John Thater, co-founder and publisher, 1985-1991 (now: owner, Thatermedia)
Never underestimate the commercial survival instincts of traditional media. TV didn’t kill radio, so the internet won’t kill newspapers and magazines – just shake them up a bit.
Tim Brooks, founding editor, 1985-1987 (now: chief executive, BMJ; member of the Cabinet Office Digital Advisory Board)
It’s always better to ask people what they want than to guess; they will tell you. Not everyone is as honest and trustworthy as you. It’ll all be all right.
Duncan Edwards, sales executive, 1985-1989 (now: president and chief executive, Hearst Magazines International)
If I met my 21-year-old self, I would suggest that it is not necessary to go to every single party and eat and drink everything that you are offered. In fact, come to think of it, I am sure I was given that advice, which I quite rightly ignored – these are concepts that are grown into. You’ve joined an amazing industry full of creative and fun people where success is highly meritocratic and opportunities are everywhere. You won’t believe the changes that are coming over the next 30 years but, if you are curious and up for an adventure, you can have a hell of a ride.
Neil Thackray, chief executive, 1991-1996 (now: chief executive, Briefing Media)
Things don’t matter as much as you think. Your competitors have good ideas too. Teams win. Take a chance.
Colin Morrison, chief executive, 2001-2005 (now: chairman, Globelynx and Skips Educational)
Don’t accept that yesterday’s demise is a certain precursor for tomorrow’s collapse. Don’t be dazzled by the digital technology. Understand it. Exploit it.
Richard Abbott, features editor, 2002-2005 (now: account director, Cicada Communications)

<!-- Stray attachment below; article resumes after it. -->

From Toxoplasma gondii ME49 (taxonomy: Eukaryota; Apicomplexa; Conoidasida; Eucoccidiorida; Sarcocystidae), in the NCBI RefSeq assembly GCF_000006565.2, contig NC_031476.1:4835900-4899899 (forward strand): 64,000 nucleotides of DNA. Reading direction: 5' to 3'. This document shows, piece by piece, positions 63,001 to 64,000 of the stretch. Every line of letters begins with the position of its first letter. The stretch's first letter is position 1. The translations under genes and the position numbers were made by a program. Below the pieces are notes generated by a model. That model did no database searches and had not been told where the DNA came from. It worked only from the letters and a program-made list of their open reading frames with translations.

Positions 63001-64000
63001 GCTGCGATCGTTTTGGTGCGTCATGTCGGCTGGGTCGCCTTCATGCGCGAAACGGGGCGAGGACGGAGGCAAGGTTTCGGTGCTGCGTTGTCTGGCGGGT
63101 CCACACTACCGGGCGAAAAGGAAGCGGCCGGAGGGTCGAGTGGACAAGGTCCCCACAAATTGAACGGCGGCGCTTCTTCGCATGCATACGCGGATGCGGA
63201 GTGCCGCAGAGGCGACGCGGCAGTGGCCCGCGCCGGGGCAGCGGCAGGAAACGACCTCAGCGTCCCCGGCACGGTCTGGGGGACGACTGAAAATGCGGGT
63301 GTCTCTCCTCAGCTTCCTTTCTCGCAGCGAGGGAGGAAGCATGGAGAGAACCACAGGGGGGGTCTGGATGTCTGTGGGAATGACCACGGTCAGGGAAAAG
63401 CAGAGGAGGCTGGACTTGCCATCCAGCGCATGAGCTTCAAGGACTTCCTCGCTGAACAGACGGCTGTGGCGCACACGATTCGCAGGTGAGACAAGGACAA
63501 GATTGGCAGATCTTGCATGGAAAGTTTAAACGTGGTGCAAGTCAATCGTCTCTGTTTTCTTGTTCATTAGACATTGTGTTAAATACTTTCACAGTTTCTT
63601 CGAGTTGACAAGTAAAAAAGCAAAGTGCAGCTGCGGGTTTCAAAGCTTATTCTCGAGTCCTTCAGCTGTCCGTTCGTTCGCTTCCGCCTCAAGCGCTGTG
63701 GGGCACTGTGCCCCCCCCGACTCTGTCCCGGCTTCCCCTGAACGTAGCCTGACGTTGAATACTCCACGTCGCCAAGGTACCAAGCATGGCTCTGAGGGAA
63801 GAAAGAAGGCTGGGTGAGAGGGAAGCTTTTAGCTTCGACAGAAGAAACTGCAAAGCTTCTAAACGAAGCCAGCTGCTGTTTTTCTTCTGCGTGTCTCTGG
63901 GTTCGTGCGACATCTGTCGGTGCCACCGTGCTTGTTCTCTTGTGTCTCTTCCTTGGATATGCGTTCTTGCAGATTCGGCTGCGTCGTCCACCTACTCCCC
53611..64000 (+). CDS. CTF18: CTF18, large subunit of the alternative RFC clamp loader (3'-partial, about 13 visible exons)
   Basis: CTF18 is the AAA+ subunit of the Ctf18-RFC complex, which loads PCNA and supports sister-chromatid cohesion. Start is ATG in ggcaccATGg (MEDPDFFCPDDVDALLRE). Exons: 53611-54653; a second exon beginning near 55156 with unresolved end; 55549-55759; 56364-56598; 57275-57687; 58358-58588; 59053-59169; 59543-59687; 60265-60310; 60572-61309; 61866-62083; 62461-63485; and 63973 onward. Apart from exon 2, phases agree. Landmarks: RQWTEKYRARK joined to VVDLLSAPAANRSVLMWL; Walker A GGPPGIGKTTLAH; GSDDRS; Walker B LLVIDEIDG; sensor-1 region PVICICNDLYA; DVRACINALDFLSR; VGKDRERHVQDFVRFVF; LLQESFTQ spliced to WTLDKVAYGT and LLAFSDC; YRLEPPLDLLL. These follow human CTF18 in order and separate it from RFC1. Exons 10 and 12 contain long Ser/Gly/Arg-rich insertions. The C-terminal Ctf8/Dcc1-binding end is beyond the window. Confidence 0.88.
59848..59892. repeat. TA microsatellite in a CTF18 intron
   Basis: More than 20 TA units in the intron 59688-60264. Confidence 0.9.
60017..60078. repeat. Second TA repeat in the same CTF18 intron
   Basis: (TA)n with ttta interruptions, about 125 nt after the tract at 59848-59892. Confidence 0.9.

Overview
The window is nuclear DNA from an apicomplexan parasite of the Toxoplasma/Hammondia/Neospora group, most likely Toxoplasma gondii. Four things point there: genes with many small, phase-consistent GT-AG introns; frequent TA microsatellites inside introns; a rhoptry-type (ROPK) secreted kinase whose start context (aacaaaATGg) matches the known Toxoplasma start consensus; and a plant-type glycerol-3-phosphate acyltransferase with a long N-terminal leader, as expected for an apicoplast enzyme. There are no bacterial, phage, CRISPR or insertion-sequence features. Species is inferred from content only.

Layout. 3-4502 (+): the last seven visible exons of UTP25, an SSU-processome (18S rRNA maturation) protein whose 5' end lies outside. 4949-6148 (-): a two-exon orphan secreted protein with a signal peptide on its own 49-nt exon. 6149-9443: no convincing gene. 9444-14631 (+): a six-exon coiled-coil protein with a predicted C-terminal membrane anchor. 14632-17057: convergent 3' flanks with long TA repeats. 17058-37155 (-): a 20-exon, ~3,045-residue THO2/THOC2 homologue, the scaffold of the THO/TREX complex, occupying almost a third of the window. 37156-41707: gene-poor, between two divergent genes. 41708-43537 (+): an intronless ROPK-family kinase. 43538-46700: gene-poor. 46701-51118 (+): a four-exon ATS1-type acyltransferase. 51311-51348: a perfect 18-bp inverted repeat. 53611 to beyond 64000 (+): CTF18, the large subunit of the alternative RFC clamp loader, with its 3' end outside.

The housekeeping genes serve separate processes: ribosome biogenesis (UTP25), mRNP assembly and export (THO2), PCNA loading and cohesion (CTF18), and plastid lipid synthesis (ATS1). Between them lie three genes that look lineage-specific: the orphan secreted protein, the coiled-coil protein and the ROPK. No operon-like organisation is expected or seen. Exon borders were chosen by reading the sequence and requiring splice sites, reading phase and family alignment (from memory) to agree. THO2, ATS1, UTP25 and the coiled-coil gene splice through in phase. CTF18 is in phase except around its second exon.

Never invite Kelvin MacKenzie to be your guest editor. Hilarious but messy. Never, ever plan to have a "quiet one" at the Media Week Awards. It’s just not going to happen.
Mark Banham, reporter, 2003-2005; deputy editor, 2012-13
Never be afraid to take the leap to start up on your own. No-one will push you – you have to do it yourself. You are more creative than you think.
Tim Burrowes, editor, 2002-2005 (now: content director, Focal Attractions; founder, Mumbrella)
Listen to Kevin Brown – he’ll teach you lessons in how media planning works that will stay with you for your whole career. Take that breakfast with Mark Holden – a decade later, on the other side of the world, he’ll help you think of the name for your own website. Meet John Harlow while he’s at his brilliant best – he’ll be gone too soon. And whenever you meet anyone who used to work at BMP, remember that they’ll be able to teach you something.
Kevin Costello, chief executive, 2010-
Work hard and play hard. Enjoy yourself because this stage of your life will go past in a flash. Have faith and confidence in your own ability. Don’t be intimidated by anyone. Stay true to your values and don’t waste time behaving like somebody you’re not. Oh, and lose that appalling footballer’s 80s haircut. Save the hairstyle – it’s the same advice I give to my two daughters who are studying at university. It worked for me and I hope it works for them.
Philip Smith, editor, 2005-2006 (now: content director, Quill)
Believe it or not, some media clichés are powerful. Some even come true. Content is king was the cliché of the day in 2005 and, if anything is still king in 2015, it’s content.
Steve Barrett, editor, 2006-2009 (now: editor-in-chief, PRWeek US)
Head abroad and experience another country and culture much, much earlier. Working abroad widens horizons, enriches your skillsets and is just plain good fun. You should also learn a second language – plump for Spanish or Mandarin.
Emma Barnett, senior reporter, 2007-2009 (now: women’s editor, Telegraph; BBC 5 Live presenter)
Amp it up. You will never be as young as you are right now. Your energy levels will never be higher either.
Jeremy King, editor, 2012-2013 (now: content director, C Squared)
I strongly advise against heading into PR after 16 years in journalism, and make sure you invest in a couple of e-commerce start-ups like Alibaba.
Arif Durani, editor, 2013-2015
Be fearless and fair. Generally speaking, it really is better to seek forgiveness than ask for permission. Everyone has different strengths so play to yours while being generous to those around you. You’ll be busy, so make time to tell your family how much they mean to you. It’s a fantastic business – enjoy the ride.